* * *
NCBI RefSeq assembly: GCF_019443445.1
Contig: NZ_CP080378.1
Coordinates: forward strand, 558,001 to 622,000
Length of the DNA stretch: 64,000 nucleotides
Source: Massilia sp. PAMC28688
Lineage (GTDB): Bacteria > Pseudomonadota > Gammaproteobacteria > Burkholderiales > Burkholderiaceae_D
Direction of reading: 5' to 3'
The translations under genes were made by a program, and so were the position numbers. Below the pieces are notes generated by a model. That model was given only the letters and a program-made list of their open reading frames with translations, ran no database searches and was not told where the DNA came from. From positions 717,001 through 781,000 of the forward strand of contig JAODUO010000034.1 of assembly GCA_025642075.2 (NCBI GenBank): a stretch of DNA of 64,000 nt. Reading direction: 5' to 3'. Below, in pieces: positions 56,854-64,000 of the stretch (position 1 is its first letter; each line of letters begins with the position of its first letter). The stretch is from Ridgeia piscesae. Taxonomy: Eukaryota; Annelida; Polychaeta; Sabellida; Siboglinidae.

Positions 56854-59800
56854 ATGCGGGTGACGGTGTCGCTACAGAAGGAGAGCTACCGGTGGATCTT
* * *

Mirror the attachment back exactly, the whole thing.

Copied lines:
NCBI RefSeq assembly: GCF_019443445.1
Contig: NZ_CP080378.1
Coordinates: forward strand, 558,001 to 622,000
Length of the DNA stretch: 64,000 nucleotides
Source: Massilia sp. PAMC28688
Lineage (GTDB): Bacteria > Pseudomonadota > Gammaproteobacteria > Burkholderiales > Burkholderiaceae_D
Direction of reading: 5' to 3'
The translations under genes were made by a program, and so were the position numbers. Below the pieces are notes generated by a model. That model was given only the letters and a program-made list of their open reading frames with translations, ran no database searches and was not told where the DNA came from. From positions 717,001 through 781,000 of the forward strand of contig JAODUO010000034.1 of assembly GCA_025642075.2 (NCBI GenBank): a stretch of DNA of 64,000 nt. Reading direction: 5' to 3'. Below, in pieces: positions 56,854-64,000 of the stretch (position 1 is its first letter; each line of letters begins with the position of its first letter). The stretch is from Ridgeia piscesae. Taxonomy: Eukaryota; Annelida; Polychaeta; Sabellida; Siboglinidae.

Positions 56854-59800
56854 ATGCGGGTGACGGTGTCGCTACAGAAGGAGAGCTACCGGTGGATCTT